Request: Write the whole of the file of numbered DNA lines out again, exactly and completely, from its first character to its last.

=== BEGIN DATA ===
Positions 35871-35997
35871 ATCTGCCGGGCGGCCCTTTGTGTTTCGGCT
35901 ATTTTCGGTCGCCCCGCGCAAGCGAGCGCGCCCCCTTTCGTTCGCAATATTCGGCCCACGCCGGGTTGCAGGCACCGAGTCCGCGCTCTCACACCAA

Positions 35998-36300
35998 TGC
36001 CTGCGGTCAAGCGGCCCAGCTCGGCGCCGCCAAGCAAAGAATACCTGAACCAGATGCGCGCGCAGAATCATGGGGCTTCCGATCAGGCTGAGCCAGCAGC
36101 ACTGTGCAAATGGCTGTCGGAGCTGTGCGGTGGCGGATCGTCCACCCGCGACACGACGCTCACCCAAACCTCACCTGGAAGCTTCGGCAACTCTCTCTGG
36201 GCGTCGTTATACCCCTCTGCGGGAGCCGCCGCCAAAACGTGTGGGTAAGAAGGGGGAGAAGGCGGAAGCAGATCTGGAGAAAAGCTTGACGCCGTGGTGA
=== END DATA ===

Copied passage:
Positions 35871-35997
35871 ATCTGCCGGGCGGCCCTTTGTGTTTCGGCT
35901 ATTTTCGGTCGCCCCGCGCAAGCGAGCGCGCCCCCTTTCGTTCGCAATATTCGGCCCACGCCGGGTTGCAGGCACCGAGTCCGCGCTCTCACACCAA

Positions 35998-36300
35998 TGC
36001 CTGCGGTCAAGCGGCCCAGCTCGGCGCCGCCAAGCAAAGAATACCTGAACCAGATGCGCGCGCAGAATCATGGGGCTTCCGATCAGGCTGAGCCAGCAGC
36101 ACTGTGCAAATGGCTGTCGGAGCTGTGCGGTGGCGGATCGTCCACCCGCGACACGACGCTCACCCAAACCTCACCTGGAAGCTTCGGCAACTCTCTCTGG
36201 GCGTCGTTATACCCCTCTGCGGGAGCCGCCGCCAAAACGTGTGGGTAAGAAGGGGGAGAAGGCGGAAGCAGATCTGGAGAAAAGCTTGACGCCGTGGTGA